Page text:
Unsure whether to turn pro or return to Mississippi State for his senior year, defensive tackle Fletcher Cox sought advice from the NFL Draft Advisory Board.
The board's findings didn't make his decision any easier, but they made him work harder once he did make his decision.
"I was a little mad about it," said Cox, who received an early-second-round grade from the board. "But I figured once I went out and could prove that I can go in the first round, I'd be OK."
At this point, it's difficult to imagine Cox lasting until the second half of the first round, let alone into the second round.
The 6-4, 298-pounder can play outside or inside along the defensive line. At the NFL Scouting Combine, he paced all defensive tackles with a time of 4.79 in the 40-yard dash and 7.07 in the three-cone drill.
Cox is used to making people stare in disbelief at his speed relative to his size. The Mississippi native was a member of his high school's 400-meter relay team, sometimes running the anchor leg at 240 pounds for a unit that made it one step short of the state championship meet.
"Yeah, a lot of people were just looking at me. Once I got the baton, they were surprised," Cox said. "In the offseason we do cone drills (at Mississippi State), and I like to compete against linebackers and safeties. I know if I can keep up with them, then I'm pretty good."
Cox has a fast motor, and it's long-running, too. At a position where the perception that players take plays off runs rampant, Cox just keeps running.
"One thing we always stressed at Miss State is, 'Always go as hard as you can, and don't stop until the whistle blows,' " Cox said. "I love playing the game. It's about enjoying what you love to do every day, going out to practice and just having fun."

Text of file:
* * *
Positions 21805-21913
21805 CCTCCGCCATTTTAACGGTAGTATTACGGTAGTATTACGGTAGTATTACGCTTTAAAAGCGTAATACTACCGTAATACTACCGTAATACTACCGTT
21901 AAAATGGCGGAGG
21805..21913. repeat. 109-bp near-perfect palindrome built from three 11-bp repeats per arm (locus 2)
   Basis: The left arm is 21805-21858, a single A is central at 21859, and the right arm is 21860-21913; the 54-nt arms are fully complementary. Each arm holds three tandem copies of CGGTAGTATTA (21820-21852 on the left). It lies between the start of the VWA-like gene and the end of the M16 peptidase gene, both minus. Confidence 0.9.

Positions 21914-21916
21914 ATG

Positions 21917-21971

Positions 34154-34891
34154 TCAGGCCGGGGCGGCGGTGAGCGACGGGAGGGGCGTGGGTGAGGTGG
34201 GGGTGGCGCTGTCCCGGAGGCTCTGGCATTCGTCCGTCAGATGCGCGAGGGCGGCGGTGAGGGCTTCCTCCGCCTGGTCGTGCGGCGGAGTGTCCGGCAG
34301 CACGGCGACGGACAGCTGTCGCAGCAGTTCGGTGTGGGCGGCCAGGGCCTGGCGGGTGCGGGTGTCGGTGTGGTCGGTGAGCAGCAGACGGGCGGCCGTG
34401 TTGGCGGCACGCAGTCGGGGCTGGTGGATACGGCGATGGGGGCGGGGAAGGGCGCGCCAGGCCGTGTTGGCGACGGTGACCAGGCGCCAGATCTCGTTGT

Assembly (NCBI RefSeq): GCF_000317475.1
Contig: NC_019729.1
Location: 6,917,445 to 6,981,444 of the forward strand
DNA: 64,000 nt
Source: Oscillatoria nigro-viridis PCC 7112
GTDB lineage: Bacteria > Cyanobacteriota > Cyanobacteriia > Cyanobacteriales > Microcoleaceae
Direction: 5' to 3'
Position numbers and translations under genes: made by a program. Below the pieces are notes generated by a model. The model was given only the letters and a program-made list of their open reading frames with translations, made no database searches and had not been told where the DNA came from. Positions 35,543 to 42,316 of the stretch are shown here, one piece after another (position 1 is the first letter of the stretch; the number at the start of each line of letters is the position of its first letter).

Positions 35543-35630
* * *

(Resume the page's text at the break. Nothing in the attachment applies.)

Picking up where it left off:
Cox made his mark on the Mississippi high school football scene despite growing up in the small town of Yazoo City, earning scholarship offers from all of the SEC's top programs before deciding to stay close to home.
He entered college physically prepared to play right away and earned all-freshman honors from SEC coaches in 2009, then he became a starter the next season and a star last season.
In addition to his ability to disrupt an offensive line's best laid plans, Cox also excelled on special teams, blocking four kicks in college.
"Blocking a kick changes the whole momentum of the game. You get the whole team going," Cox said. "It started in practice. "I blocked a lot of kicks in practice, and Coach always told me it would carry over into the game."
Practice is often where it starts for Cox, who never seems to stop.
While other NFL prospects spent the offseason working on perfecting drills they'd have to perform at the combine and their pro day, Cox committed to improving his pass-rushing skills, working relentlessly on drills to improve his hand work.
He refuses to settle for second best, just like he doesn't plan to settle for the second round.
"I think I'm mature enough to compete at the next level," Cox said. "I have good character, I'm a good guy off the field, and I'm a guy that takes coaching.
"I'm ready for it."